Designtel - Citicorp Center

Citicorp Center [1977]

Hugh Stubbins/William Le Messurier

‘A skyscraper in the New York tradition, 59 stories. A multi-million-dollar investment in New York. New York is our town. We grew up here. We’re staying here’ – Citicorp advertisement copy, circa 1975.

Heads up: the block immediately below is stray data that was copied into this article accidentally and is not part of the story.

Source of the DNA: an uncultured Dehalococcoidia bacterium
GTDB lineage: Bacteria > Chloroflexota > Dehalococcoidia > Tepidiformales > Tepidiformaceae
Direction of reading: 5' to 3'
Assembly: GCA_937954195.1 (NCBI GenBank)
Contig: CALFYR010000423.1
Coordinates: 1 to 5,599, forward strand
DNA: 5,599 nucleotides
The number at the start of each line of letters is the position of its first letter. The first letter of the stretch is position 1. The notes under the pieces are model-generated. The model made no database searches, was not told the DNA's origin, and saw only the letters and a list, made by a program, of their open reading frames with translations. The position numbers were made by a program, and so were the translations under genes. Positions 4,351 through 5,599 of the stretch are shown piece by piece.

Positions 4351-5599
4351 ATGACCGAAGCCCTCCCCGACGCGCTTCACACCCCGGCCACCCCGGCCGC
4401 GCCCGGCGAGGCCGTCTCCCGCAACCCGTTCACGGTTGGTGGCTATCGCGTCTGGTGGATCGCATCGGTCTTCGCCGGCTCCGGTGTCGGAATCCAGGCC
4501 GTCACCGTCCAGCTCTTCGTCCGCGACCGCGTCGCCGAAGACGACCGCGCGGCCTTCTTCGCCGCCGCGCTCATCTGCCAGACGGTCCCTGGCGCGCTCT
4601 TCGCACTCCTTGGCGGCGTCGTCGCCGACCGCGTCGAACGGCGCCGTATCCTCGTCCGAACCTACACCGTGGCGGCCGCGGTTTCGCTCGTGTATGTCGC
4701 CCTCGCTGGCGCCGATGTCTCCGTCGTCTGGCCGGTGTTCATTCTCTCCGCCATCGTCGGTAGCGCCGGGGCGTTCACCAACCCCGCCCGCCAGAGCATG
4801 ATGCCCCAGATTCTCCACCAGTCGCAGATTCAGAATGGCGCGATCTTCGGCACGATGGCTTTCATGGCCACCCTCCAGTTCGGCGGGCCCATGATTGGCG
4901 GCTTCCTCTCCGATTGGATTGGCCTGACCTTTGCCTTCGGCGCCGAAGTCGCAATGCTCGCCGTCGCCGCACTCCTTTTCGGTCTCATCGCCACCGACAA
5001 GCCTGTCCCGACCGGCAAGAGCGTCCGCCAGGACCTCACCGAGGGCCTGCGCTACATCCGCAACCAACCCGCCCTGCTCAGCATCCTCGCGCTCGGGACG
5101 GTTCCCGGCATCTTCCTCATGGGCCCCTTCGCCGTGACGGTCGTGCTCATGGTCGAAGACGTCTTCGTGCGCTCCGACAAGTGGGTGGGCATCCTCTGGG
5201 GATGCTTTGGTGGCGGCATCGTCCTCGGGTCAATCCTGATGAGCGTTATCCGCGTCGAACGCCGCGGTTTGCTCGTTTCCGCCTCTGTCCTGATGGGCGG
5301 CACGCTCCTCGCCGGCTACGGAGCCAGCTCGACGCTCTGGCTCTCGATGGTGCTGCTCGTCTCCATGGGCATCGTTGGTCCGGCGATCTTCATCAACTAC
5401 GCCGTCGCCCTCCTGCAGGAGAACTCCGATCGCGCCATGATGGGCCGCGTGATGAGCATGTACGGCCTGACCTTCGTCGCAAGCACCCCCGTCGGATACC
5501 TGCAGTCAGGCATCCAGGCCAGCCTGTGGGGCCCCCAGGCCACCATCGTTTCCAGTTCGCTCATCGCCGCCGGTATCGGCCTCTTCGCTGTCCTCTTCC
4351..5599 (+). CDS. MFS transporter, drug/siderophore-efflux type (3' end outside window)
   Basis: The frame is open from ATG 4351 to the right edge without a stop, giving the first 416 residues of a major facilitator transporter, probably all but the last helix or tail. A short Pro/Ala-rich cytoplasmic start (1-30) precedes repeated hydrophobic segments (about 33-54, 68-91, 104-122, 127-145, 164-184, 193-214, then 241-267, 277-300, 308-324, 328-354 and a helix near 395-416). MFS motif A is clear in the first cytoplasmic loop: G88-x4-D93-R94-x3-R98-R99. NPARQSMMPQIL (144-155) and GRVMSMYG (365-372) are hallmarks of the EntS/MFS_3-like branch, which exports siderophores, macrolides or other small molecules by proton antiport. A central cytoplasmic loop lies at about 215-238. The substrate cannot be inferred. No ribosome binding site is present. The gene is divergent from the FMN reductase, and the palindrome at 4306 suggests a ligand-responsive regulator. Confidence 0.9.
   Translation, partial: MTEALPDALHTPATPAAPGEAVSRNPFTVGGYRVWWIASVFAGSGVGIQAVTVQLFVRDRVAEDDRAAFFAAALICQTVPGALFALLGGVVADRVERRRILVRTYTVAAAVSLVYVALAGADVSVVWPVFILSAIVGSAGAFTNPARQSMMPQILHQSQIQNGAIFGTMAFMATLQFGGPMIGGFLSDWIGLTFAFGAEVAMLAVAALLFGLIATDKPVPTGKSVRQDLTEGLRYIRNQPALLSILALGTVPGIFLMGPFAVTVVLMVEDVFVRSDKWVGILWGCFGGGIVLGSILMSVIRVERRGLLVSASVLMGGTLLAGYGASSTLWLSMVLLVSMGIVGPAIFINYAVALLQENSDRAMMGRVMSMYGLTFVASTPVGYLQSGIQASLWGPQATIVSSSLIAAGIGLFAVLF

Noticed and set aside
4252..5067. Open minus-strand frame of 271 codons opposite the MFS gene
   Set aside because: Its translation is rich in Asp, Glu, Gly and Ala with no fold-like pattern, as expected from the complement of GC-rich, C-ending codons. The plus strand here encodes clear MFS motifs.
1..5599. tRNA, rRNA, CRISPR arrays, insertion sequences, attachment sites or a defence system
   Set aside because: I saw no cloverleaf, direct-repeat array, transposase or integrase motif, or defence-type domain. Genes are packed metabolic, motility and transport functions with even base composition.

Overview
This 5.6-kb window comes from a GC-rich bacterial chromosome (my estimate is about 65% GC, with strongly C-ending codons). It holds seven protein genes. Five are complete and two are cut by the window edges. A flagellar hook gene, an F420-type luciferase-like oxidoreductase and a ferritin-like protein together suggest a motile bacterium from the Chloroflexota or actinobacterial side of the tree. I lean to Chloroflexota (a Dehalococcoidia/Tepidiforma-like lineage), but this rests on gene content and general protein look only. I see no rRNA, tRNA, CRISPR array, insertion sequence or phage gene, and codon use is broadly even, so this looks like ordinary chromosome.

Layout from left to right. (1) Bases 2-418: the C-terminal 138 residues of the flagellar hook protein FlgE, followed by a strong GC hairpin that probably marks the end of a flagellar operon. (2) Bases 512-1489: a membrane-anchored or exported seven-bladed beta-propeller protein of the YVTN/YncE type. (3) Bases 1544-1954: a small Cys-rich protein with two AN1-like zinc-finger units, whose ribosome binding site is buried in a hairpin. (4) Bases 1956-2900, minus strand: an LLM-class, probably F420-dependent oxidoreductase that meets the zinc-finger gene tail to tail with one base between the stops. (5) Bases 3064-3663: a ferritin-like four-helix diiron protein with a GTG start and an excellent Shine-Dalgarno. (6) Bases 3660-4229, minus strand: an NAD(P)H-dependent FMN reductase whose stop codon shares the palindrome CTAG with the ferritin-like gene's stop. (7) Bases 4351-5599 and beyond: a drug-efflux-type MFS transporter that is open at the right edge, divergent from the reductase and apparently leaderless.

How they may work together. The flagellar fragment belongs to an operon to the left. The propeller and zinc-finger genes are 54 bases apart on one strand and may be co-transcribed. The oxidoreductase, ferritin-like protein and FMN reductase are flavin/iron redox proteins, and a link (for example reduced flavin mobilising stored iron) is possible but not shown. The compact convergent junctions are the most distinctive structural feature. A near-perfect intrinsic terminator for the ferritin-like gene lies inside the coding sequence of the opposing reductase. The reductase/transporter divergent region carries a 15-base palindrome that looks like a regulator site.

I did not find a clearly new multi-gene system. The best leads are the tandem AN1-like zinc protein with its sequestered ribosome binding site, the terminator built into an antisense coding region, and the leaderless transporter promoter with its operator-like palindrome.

Hugh Stubbins, an already established architect of bold skyscrapers, was to actualise his most ambitious and emblematic design in response to Citicorp’s brief, much in line with their ad copy as above. A striking form of aluminium and glass, with a 45° cut to the top end (reportedly to host never-installed solar panels) – this impressive stylistic feat was overshadowed by its structural rationalisation conducted. The structural engineer William LeMessurier had a more trying brief, with the NW portion of the site occupied by St. Peter’s Lutheran Church who allowed Citicorp to demolish the structure – on the condition that a new one was built with no structure from the overhead tower passing through it. Four columns to the base supporting the centres of each facade allowed the corners to cantilever 22m, freeing the Church’s plot and affording more plaza space below. A unique truss system in the form of inverted chevrons facilitated this and although the structure was heralded for its ingenuity, ultimately a wind load calculation error deemed the building structurally unsound, as famously revealed to LeMessurier by an engineering student in 1978. What ensued was a careful after-dark strengthening of the structure, primarily focused on reinforcing the bolt-joints with welded plates, saving what would have been a catastrophe as revealed to the public only decades later.

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